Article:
In my years of training I've kept medical records on everyone I've treated either in the clinic or in their home. It is rare when I don't. Most practitioners I have met do the same. So I'm surprised at your comment. I totally agree with the comments by Chad above so I'm not going to comment on the specifics already covered. We were taught in school which the average to completion was 5 years after their undergraduate work. I'm sure there are exceptions but the majority of people I meet keep records. The one good acupuncturist who didn't and I filled out his paper work for him. I found that he knew the patient's history and medical record better than I could ever fill out. He had that type of a mind. I don't.
I am a computer scientist who pioneered the field of bio informatics at a time when it did not exist. We found the first Asthma gene. We had the same problems with diagnosis working with doctors who often found opposite strategies for the same disease. We found that to make any progress in finding genes that we had to pay attention to the pattern of the disease. Classic example was asthma and differentiating a swollen throat closing up from bronchial inflammation closing it off. Two different doctors describing the same "disease" with two separate mechanisms. That is what I love about Chinese Medicine because they deal with patterns of health.
I found in school a common phrase among the Chinese practical phrases ... one disease many treatments, one treatment many diseases. Many like me do not discuss the various Chinese diagnosis with the patient ... but I write them down each time and follow the wonderful world of boolean logic in this medicine for treatment.
Now, what I'm hearing from you is many practitioners, different diagnosis across them. Well, diagnosis is the hardest thing to get right in any medical community. Fortunately, if we help the body in any way it seems to get better. What I loved about clinic in school is that we had multiple people there zeroing in together on what was the problem. I miss that so I keep working in a wellness clinic where we can rub shoulders and check on each other.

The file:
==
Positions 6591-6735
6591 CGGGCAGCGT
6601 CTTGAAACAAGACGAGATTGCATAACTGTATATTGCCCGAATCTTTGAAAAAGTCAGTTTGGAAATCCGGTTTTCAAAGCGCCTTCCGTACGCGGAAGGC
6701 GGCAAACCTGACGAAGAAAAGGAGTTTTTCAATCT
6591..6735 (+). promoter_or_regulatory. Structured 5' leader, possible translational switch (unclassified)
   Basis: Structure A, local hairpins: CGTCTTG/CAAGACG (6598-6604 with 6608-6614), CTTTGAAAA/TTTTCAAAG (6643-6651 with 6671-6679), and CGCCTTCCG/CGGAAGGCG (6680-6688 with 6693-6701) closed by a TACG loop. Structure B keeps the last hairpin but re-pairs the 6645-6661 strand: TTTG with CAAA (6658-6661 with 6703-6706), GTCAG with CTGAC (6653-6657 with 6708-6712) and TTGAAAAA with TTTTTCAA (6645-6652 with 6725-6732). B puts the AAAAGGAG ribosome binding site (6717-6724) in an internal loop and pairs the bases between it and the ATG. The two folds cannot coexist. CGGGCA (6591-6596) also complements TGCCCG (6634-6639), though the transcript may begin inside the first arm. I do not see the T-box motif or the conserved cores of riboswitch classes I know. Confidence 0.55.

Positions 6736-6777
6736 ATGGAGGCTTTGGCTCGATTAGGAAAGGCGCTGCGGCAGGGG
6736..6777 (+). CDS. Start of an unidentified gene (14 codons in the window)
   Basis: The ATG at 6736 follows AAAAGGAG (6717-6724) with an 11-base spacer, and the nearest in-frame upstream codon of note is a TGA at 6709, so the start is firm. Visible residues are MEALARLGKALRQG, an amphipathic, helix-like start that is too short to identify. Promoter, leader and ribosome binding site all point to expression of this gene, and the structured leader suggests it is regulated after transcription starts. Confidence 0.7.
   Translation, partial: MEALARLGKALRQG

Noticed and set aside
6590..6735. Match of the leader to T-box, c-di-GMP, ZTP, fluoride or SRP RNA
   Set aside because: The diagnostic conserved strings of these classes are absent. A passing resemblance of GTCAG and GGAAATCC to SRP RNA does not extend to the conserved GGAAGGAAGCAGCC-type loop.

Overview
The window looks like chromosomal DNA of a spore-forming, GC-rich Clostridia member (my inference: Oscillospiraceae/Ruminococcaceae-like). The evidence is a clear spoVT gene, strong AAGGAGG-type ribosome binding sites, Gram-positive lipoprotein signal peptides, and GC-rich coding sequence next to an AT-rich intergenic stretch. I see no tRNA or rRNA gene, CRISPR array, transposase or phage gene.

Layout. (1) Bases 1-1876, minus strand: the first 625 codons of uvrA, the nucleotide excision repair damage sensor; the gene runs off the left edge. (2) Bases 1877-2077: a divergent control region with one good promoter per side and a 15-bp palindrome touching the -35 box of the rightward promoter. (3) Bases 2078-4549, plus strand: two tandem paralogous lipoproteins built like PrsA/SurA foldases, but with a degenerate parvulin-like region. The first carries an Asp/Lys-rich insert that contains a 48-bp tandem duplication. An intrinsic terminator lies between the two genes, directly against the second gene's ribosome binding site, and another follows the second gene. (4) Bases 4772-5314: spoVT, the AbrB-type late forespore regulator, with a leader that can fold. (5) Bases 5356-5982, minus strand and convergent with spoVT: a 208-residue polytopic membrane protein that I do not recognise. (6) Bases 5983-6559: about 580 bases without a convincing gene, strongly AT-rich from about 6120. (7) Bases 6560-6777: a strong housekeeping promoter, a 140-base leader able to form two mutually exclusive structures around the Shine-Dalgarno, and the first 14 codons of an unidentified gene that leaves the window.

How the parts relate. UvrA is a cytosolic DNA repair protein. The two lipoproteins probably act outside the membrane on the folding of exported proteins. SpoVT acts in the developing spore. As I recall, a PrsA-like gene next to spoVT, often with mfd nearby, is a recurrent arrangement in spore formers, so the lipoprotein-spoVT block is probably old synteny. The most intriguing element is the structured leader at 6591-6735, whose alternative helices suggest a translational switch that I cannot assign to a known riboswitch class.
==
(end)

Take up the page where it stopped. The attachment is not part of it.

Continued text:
Does it work? Do we get results? I would think that is your best question. By the way, I read many questions into your statement. Thank you for asking. We can always use more dialogue. My patients tell me it works. I don't tell them. And I listen very carefully to what is working. And like the president of Pacific College of Oriental Medicine once said to me, always diagnose. It is the key to being able to see what treatment works and when. If you treat from your diagnosis then when things work, you begin to make the connection. It makes this medicine repeatable.
From my perspective then it makes sense Gui Zhr Fu Ling Wan across two different "diseases" because the health pattern being addressed may be the same. Herbs have actions and combine in unique ways according to how they are prepared and combined so the same formula can have a different preparation and result. One learns these in various texts like the Materia Medica and books on preparation, on classic formulas, and on herb combining. Today many herbalists treat viral and bacterial infections. Some treat parasites. Some treat colds, flu, and serious conditions. I know I have.
I was introduced to Chinese Medicine in 1973 in Chile when I came down with amoebic dysentery and found myself getting and weaker and weaker from medical treatment and nobody I talked to seemed to get over it. So I simply asked around for someone who had gotten better. I used the same Chinese herbalist and his use of a classic Chinese formula completely got rid of it in three months.
I think the biggest question for all of us to ask every day is ... is it working? The more I ask others who work in this field, the more I find for them and me that it is working.